By Carrie Tait
FERNIE, British Columbia — Robin Siggers has built himself a problem. He’s standing at the top of Polar Peak, surveying the rest of Fernie Alpine Resort. If he gets his way, Fernie will open a new lift to this spot on Jan. 14, and Siggers knows it is risky.
The new mountain face—Fernie’s only area fully above treeline—will suck in the curious, those looking to track where they’ve never tracked before. But Polar Peak is not for rookies.
“It is an extreme place, and people are going to want to go there and say: ‘I’ve been to Polar Peak,’” Siggers, Fernie’s operations manager, said. “If I’m apprehensive, it is because the general public is going to need to respect the terrain.”
Skiers and snowboarders without the skills to tackle steeps will be terrified once they get off the new chairlift. They will stare down 40-degree chutes and, at its most gentle, one intermediate run which can quickly turn unfriendly depending on the weather.
Siggers, who has worked at Fernie for 35 years, politely describes the resort’s game plan. “There’s going to be a lot of personalized guest services required,” he said. “Some might find it too exhilarating.”
Fernie celebrates its 50th anniversary this season, and the Polar Peak lift will give aficionados something they’ve never had here before: chairlift access to the 360 degree view from the very top. Fernie already has plenty of terrain—2,500 acres which host five powder bowls—but even from the top of the highest existing lift, skiers and riders have been staring up at a mountain ridge for decades. With the Polar Peak lift spinning up to 7,000 feet, a slice of Lake Koocanusa will be in plain sight, more of the Rockies, the Rocky Mountain Trench and the Purcell Mountains. I spy with my little eye: Alberta, British Columbia, Montana and Idaho.
“It is amazing up there,” Raquel Bayley, an Australian who has hiked to the peak, said. “It’s beautiful.”
From the top of Polar Peak, skiers and riders can shred some of the mountain’s toughest terrain without having to leg it to the summit. Shots like Momma Bear and Papa Bear are among the gnarliest descent options, while Polar Circus serves as the defacto easiest-way-down. The area’s chutes connect to Fernie’s existing steeps, but without scooting down Polar Peak, those runs are accessible only after a major traverse. Now, about 3,550 vertical feet of terrain is just an extra chairlift ride away, and Fernie claims this is the longest fall line in the Canadian Rockies.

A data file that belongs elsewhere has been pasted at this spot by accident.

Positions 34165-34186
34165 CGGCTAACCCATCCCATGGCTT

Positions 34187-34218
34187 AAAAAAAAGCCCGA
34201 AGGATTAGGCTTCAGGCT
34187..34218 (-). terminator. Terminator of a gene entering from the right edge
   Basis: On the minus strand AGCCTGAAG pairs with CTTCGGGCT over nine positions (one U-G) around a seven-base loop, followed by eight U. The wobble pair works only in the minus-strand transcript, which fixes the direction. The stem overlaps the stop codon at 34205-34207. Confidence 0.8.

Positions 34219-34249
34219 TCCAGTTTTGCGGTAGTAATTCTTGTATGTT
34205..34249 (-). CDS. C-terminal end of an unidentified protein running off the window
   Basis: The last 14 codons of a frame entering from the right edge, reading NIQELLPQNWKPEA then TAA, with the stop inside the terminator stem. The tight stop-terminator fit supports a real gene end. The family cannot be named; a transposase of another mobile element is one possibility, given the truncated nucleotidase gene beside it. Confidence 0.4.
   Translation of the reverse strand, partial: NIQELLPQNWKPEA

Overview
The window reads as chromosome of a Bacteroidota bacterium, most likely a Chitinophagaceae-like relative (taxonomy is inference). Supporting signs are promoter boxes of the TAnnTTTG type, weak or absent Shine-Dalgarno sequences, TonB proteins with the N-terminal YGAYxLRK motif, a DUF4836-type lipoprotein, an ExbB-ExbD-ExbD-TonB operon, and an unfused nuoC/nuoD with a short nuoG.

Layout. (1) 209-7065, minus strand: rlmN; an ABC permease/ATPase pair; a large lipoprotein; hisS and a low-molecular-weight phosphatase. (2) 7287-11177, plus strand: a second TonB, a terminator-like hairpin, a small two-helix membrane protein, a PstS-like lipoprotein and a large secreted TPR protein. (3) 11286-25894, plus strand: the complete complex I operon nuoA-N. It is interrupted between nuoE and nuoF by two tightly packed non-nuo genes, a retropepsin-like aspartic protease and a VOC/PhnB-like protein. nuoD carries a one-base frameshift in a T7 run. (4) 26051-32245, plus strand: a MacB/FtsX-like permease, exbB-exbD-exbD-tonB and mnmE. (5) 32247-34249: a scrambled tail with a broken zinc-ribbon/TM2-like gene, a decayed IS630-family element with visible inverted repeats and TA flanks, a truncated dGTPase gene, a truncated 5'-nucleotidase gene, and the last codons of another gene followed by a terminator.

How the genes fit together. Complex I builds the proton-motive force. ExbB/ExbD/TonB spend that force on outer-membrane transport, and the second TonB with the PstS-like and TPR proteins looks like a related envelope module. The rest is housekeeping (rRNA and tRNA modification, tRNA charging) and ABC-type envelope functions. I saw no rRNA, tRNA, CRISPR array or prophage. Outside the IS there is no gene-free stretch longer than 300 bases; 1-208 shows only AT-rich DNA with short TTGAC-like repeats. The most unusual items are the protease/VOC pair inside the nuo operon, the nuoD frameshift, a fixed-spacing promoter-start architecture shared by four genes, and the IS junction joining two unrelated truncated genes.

In the past, Polar Peak was occasionally open to those willing to hike for it, but now its 55 acres and additional 250 vertical feet are prepped for the less ambitious.
Most of the new runs are above the trees, with rocky cliffs making skiing extra edgy this time of year. Siggers, however, expects snow to soon mask over some drop-offs, easing nerves only slightly. The few trees growing near the summit are solid snow ghosts. If riders stay high on the ridge, they’ll reach existing chutes falling into Currie Bowl, but with more vertical. Skiers will be able to dip into the trees above this bowl, or zip down an intermediate run which, thanks to a winch, Fernie’s grooming team will visit. Another mountain face hosts tight runs dubbed the Clown Chutes, which will be open to those still bent on hiking. The Clown Chutes will be guarded by a beacon gate, and the same goes for Polar Peak’s sidecountry.
More, to the delight of all abilities, the new triple chair will make it easier for patrol to open the Currie and Lizard Bowls during avalanche cycles.
But Polar Peak won’t always be a joy. Fog, wicked winds, and avalanche danger will keep the lift closed when the zone is inhospitable. And, Bayley noted, it is often icy. Some locals are worried it will drive up the price of lift tickets. And it will give skiers and snowboarders easier access Fernie’s sidecountry, which, as usual, thrills some powder hounds while sending others into a pout.
“There’s always going to be debate when there’s going to be a new area,” said Natalie Dowling, a Fernie newbie from England. “Obviously some people want to keep it small scale.”
The naysayers better find somewhere else to play. Fernie, which sits in the B.C. Interior about 180 miles from from Calgary, started thinking about a new lift five years ago before settling on Polar Peak. The multi-million dollar lift, which will take about five minutes to ride, is just the first on Fernie’s to-do list. Siggers won’t say what other expansions the resort has in mind—just that when the economy rallies, Fernie wants to get bigger.
But at the same time, if skiers and riders don’t play it smart, they can kiss easy and frequent access to Polar Peak’s chutes goodbye. Siggers and his team say they will be cautious this winter, opening terrain only after they see how shredders approach the area. And some areas will remain permanently closed—to the point where Fernie designed special signs.
“STOP,” the red warning signs with skull and crossbones read, “FATAL FALL!”
If skiers and riders make safe choices this season, the ropes will stay down when conditions allow. But mass recklessness? Expect ski patrol to err on the side lockdown. “Skiers need to respect the terrain,” Siggers said, echoing his earlier warning.